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Security: Physical and Service (1 of 3) Print E-mail
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Features The first installation of a 3 part article covering everything from physical security and service security to LAMP security (Linux Apache MySQL PHP).

Nothing is perfectly secure in this world.But all that one could do is reduce the degree of intrusions by intruders and thereby minimising the security risks . In this article we shall discuss how to secure 'LAMP' LAMP stands for "Linux Apache MySQL PHP"

This article is very much useful for those who are interested in developing some web based aplications using PHP as frontend and MySQL as backend with Apache web server On Linux OS.

Security in itself is a vast field which is not possible to illustrate in depth here. But here in this article i have made an attempt to cover the basic level of security which must be implemented by one who is keen in security aspects

First of all let us know how to secure Linux(here i have considered Red Hat)

This involves securing the various servers like FTP,default services like telnet,ftp.

BIOS Security

Remember always to set a password on BIOS to disallow booting from floppy by changing the BIOS settings. This will block undesired people from trying to boot your Linux system with a special boot disk and will protect you from people trying to change BIOS feature like allowing boot from floppy drive or booting the server without password prompt.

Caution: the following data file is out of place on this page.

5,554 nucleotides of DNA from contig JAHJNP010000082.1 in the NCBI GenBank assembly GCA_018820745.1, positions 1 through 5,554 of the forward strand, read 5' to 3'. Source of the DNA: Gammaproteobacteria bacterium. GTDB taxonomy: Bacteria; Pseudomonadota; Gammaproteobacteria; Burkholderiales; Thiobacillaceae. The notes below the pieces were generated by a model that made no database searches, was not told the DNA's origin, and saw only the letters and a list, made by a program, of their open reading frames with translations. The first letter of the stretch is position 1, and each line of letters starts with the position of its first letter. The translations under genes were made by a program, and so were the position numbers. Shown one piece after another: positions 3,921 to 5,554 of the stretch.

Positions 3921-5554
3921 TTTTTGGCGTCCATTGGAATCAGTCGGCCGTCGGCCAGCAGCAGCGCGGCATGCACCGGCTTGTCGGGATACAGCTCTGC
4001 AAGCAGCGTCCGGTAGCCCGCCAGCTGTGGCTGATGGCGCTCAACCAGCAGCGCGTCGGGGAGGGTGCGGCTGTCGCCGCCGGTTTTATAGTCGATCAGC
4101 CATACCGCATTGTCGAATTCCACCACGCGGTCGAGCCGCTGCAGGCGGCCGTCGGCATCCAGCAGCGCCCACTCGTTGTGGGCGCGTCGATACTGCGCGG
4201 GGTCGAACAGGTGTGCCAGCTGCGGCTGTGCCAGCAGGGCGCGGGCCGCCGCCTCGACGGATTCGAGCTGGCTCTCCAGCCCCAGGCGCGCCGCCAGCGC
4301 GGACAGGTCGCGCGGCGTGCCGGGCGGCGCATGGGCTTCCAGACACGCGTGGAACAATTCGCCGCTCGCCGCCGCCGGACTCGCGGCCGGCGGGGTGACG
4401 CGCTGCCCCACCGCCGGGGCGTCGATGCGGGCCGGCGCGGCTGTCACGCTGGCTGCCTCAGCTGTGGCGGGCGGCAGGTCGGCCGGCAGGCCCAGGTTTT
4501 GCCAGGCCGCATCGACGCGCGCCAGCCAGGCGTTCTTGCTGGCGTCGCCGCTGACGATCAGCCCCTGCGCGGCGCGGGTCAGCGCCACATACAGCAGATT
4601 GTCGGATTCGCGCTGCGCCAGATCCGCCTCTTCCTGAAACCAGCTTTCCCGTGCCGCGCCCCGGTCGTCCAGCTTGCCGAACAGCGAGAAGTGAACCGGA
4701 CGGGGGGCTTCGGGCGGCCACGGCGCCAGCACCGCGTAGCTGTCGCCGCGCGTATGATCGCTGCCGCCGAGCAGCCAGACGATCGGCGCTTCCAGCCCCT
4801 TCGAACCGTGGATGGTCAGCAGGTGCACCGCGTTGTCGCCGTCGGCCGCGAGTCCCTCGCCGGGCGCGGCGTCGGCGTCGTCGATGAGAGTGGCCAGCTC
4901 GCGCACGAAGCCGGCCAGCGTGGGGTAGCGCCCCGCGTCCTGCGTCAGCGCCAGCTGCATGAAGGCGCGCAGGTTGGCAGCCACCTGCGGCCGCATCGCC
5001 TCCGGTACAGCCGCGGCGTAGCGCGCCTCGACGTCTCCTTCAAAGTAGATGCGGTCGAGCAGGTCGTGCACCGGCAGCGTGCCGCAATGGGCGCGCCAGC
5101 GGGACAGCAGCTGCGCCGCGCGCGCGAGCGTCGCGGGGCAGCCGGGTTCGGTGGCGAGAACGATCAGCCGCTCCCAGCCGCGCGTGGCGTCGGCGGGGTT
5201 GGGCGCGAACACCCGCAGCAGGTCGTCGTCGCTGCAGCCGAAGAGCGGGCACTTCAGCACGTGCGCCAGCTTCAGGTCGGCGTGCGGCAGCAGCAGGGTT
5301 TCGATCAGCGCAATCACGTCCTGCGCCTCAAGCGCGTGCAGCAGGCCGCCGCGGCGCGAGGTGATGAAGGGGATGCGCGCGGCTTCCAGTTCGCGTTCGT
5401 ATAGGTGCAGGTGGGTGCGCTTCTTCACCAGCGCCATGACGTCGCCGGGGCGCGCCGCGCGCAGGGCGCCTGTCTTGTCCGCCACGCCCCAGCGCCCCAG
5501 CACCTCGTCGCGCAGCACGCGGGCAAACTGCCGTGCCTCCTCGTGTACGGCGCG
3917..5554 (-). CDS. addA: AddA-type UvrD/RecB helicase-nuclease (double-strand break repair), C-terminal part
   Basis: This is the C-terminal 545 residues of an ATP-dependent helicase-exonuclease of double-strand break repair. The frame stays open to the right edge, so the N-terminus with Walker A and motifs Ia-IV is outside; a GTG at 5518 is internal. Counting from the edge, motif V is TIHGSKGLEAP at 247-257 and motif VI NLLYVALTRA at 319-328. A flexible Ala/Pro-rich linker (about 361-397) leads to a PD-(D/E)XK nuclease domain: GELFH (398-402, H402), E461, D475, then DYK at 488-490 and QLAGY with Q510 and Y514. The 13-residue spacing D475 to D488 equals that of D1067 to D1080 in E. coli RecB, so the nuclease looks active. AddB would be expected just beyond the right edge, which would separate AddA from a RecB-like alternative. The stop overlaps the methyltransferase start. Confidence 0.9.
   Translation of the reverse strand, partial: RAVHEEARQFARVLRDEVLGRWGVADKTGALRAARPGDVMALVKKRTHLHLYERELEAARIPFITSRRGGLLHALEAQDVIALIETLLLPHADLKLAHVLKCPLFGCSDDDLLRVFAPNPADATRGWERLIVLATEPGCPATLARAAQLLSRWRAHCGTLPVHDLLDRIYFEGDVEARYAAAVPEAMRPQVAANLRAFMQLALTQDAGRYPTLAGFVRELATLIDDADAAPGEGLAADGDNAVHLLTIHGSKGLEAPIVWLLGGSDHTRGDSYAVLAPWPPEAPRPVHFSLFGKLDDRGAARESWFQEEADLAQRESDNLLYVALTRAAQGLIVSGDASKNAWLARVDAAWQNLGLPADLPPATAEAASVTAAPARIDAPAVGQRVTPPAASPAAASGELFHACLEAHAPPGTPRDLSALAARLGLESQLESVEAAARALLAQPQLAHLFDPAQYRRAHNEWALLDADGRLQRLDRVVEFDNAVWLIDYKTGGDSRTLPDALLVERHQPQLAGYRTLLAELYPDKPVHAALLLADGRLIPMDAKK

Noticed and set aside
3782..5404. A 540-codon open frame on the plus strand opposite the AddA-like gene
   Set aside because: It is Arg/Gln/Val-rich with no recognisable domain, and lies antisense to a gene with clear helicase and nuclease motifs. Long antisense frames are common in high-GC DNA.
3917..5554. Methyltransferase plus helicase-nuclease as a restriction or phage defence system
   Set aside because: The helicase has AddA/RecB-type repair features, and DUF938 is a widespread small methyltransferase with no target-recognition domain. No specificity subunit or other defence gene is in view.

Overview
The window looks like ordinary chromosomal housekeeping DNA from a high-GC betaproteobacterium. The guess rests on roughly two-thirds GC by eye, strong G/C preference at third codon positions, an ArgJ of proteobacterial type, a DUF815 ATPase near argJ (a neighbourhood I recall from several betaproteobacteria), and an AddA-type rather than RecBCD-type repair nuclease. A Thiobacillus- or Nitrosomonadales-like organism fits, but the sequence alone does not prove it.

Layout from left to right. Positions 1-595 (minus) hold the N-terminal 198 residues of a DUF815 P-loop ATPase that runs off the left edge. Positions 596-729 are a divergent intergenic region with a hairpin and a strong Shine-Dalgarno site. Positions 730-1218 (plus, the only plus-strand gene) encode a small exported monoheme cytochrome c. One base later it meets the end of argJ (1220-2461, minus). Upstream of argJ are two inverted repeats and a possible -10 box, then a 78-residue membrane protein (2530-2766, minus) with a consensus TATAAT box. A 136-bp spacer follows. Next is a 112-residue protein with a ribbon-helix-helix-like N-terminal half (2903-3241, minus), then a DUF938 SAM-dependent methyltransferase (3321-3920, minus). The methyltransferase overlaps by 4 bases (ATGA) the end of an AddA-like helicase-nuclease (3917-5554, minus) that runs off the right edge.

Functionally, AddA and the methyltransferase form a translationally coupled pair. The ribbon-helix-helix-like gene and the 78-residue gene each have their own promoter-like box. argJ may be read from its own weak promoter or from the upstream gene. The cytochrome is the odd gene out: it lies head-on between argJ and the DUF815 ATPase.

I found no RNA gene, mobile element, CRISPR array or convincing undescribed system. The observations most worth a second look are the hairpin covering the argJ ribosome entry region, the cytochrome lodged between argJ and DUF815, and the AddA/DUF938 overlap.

All default users and group accounts that you don't use on your system like lp, sync, shutdown, halt, news, uucp, operator, games, gopher etc must be deleted using the command userdel and groupdel:

To delete a user account :
[root@aquarius /]# userdel lp

To delete a group:
[root@aquarius /]# groupdel lp

Remember that the minimum length of password by default when you install your Linux system is 5. Its better to have at least 8 characters. You can set this by editing the configuration file for the login program called login.defs. It is located in /etc:

 /etc/login.defs:
 PASS_MIN_LEN    8

Enabling shadow password feature is very important. You can use the "/usr/sbin/authconfig" utility to enable the shadow password feature on your system. If you want to convert the existing passwords and group on your system to shadow passwords and groups then you can use the commands pwconv, grpconv respectively.

The "root" account is the most privileged account on a Unix system. When the administrator forgets to logout from the system root prompt before leaving the system, then the system should automatically logout from the shell. To do that, you must set the special variable named "TMOUT" to the time in seconds. Edit your profile file "vi /etc/profile" and add the following line somewhere after the line that to read:

 /etc/profile:
 TMOUT=3600

The value we enter for the variable "TMOUT=" is in second and represent 1 hours (60 * 60 = 3600 seconds). If you put this line in your "/etc/profile" file, then the automatic logout after one hour of inactivity will apply for all users on the system. You can set this variable in user's individual ".bashrc " file to automatically logout them after a certain time.

After this parameter has been set on your system, you must logout and login again (as root) for the change to take effect.

You should disable all console-equivalent access to programs like shutdown, reboot, and halt for regular users on your server. To do this, run the following command: